Robots as co-workers – assistance or hazard?
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“The automated production lines currently in use are located behind safety guards. Like animals in the zoo, they are ‘behind bars’ and have no contact with the workers. But now that the railings are disappearing, feelings of anxiety are the result”, Christoph Schwald, Innovation Manager at TÜV AUSTRIA, explained in an interview with APA-Science.
The advantages of so-called collaborative robotics are clear: firstly, humans no longer have to do physically taxing or routine tasks, which is of major importance considering the increasing age of the workforce. For example, a robot can lift and position a heavy workpiece while a person welds on light iron hooks. Secondly, robots help increase productivity and quality.
The fact that robots are now being “released” poses entirely new challenges to safety: “There are two dimensions: the first is machine safety, meaning that the machine must be programmed such that it cannot hurt people. The other is cyber security, such as protection from hacker attacks. This is often neglected”, according to Schwald. However, both aspects must be taken into account and explored in collaborative robotics. “Because safety and security are of the utmost importance particularly in this field. If serious accidents were to happen, this would mean the end of this technology.”
Sensor and actuator technology already highly advanced
In contrast to conventional robots, which had become a risk as they kept getting faster and larger, collaborative robots are usually not considered a hazard by comparison – provided an appropriate safety policy is in place. “The sensor and actuator technologies are by now so advanced that robots can be designed such that they operate without posing a threat. If they happen to come too close to a human, they stop”, Wilfried Sihn, CEO of Fraunhofer Austria and Head of the Institute of Management Science at TU Vienna, clarified.
“Dumb” robots will continue to exist because there are certain tasks that are best carried out by them on their own. “Collaborative robots are used for very different applications, such as to assist with assembly. In comparison, they are ten times smaller but five times more efficient”, Sihn explained. They have neither the strength nor the speed to cause serious harm to people, provided that the various rules associated with several sub-fields – from occupational safety through to control technology – are complied with. This is precisely what is being investigated in the current project.
The challenge is that the given task – robots working together with humans in production – is a completely new one. “We first have to determine what to examine and how in order to be able to guarantee that a system environment is safe for humans”, the expert said. For example, it must be ensured that a robot stops when the force sensor measures that a certain value with which it acts on a human is exceeded. “We are exploring the human-robot collaboration in detail so as to enable the safe use of robots and to clarify outstanding safety issues, which so far have stood in the way of widespread use in industry”, Stefan Haas, CEO of TÜV AUSTRIA Holding, described the project objective.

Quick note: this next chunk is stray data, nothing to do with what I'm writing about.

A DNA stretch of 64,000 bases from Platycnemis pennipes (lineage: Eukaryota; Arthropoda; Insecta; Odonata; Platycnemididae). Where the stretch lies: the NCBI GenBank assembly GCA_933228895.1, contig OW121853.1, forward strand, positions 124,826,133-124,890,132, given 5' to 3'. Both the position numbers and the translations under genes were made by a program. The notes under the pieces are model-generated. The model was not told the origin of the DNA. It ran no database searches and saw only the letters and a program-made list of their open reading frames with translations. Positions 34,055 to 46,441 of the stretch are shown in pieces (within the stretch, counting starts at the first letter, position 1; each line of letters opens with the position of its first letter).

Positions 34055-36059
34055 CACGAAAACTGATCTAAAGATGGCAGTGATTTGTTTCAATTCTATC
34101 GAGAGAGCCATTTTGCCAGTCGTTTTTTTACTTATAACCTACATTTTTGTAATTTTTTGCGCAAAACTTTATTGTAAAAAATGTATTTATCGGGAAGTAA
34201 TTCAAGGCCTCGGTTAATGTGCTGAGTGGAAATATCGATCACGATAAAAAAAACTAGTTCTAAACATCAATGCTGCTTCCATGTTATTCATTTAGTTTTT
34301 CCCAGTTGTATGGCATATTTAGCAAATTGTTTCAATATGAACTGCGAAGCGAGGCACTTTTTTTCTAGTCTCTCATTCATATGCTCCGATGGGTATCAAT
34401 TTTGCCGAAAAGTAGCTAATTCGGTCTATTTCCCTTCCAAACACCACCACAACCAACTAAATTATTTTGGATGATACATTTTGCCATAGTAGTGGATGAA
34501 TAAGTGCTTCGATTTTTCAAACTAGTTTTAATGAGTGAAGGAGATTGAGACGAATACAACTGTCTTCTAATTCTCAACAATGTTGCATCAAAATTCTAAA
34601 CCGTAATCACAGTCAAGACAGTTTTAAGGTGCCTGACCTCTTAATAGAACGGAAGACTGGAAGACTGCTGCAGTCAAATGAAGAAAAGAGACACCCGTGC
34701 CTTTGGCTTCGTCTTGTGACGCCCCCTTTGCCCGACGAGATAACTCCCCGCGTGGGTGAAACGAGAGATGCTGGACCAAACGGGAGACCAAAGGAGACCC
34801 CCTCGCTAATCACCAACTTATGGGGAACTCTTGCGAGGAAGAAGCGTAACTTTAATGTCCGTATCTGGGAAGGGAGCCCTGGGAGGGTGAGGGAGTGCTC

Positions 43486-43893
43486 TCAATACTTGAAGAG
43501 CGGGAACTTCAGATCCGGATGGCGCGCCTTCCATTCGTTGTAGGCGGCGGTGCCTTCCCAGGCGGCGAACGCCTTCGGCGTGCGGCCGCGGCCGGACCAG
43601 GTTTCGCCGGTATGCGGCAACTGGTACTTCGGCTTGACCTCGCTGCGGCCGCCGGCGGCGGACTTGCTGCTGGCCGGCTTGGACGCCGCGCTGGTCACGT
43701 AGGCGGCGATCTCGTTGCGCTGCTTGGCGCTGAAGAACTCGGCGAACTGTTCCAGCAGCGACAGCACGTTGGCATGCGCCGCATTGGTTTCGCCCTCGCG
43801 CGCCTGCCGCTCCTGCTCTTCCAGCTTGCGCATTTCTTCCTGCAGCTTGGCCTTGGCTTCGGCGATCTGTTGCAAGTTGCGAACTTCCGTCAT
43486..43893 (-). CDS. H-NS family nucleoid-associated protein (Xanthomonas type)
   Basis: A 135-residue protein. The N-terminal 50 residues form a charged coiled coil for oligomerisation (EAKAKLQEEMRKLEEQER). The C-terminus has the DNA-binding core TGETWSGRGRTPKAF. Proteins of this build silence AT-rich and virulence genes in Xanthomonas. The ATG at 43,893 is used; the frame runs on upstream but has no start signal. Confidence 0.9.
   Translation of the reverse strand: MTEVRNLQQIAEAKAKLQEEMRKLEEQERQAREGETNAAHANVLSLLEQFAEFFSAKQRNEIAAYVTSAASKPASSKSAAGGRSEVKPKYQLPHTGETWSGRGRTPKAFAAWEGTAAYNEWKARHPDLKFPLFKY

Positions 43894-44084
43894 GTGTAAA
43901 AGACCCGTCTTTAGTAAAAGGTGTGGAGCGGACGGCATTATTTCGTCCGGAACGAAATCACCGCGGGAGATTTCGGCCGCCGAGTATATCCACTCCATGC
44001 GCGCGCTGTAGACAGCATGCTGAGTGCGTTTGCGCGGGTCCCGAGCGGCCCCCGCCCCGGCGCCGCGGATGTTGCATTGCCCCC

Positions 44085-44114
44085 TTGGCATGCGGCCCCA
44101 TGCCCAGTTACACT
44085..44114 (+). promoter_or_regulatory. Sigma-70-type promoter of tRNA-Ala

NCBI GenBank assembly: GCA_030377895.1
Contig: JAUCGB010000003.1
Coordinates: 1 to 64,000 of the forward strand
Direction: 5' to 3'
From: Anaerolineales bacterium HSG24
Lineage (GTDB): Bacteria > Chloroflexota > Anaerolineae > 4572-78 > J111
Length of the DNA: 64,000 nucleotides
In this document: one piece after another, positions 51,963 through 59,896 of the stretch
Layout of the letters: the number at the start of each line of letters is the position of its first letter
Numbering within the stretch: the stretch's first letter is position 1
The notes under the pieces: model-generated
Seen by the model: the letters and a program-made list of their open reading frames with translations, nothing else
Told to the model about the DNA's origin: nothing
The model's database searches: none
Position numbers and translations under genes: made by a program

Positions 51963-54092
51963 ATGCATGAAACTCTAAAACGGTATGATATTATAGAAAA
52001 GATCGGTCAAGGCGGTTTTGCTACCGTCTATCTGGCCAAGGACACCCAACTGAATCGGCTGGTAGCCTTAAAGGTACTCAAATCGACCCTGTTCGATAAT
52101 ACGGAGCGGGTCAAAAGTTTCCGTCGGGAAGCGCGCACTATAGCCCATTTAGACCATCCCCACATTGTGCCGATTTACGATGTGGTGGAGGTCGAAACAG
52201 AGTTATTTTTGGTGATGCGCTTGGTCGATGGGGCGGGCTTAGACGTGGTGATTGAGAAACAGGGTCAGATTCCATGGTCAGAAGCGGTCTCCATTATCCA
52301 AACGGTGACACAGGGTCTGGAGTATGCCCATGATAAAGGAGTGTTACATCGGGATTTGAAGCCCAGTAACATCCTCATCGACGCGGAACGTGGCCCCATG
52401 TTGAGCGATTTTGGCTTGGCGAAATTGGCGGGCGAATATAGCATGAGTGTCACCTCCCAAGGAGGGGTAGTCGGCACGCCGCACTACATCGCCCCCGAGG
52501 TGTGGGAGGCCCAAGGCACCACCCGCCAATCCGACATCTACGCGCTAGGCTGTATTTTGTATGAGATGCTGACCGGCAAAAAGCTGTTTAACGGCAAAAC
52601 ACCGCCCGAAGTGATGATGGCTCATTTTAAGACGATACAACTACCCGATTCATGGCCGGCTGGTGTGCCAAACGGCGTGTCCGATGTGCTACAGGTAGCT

Given the many aspects that need to be considered, the undertaking is highly complex. “The robot is programmed depending on the respective application and workpiece, and is assigned various speeds. It can move faster handling a round, lightweight workpiece because it cannot hurt a nearby worker with it”, according to Schwald. “Things get even more complex when taking into account that different parts of the human body are more or less prone to injury. A blow to the arm is not as bad as one in the face.”
Concern among many companies
The first dedicated standard, the “biomechanical limit values”, are now available. Jointly developed by the German Social Accident Insurance (Deutsche Gesetzliche Unfallversicherung, DGUV) and various universities, they regulate, among other things, the force that may be used by a robot when touching a human on various parts of the body. “For a collaborative robot to be used safely, it must be programmed according to these limit values, and this has to be verified as well”, the TÜV manager explained. Manufacturing companies are greatly concerned about finding a way to ensure the safety of their employees.
According to the experts, the technology has great potential nonetheless: “Collaborative robotics is the future of industrial work, and it will eventually be used in other fields as well. But this does not mean that humans are being replaced”, Sihn clarified. Schwald expects a considerable boost in development as a result of further technological advances: “In five years’ time, robots may not only be able to feel when they are being touched but may become aware of someone close by even before that by means of cameras or inductive sensors. There are numerous ongoing research projects in this field”, the innovation expert pointed out.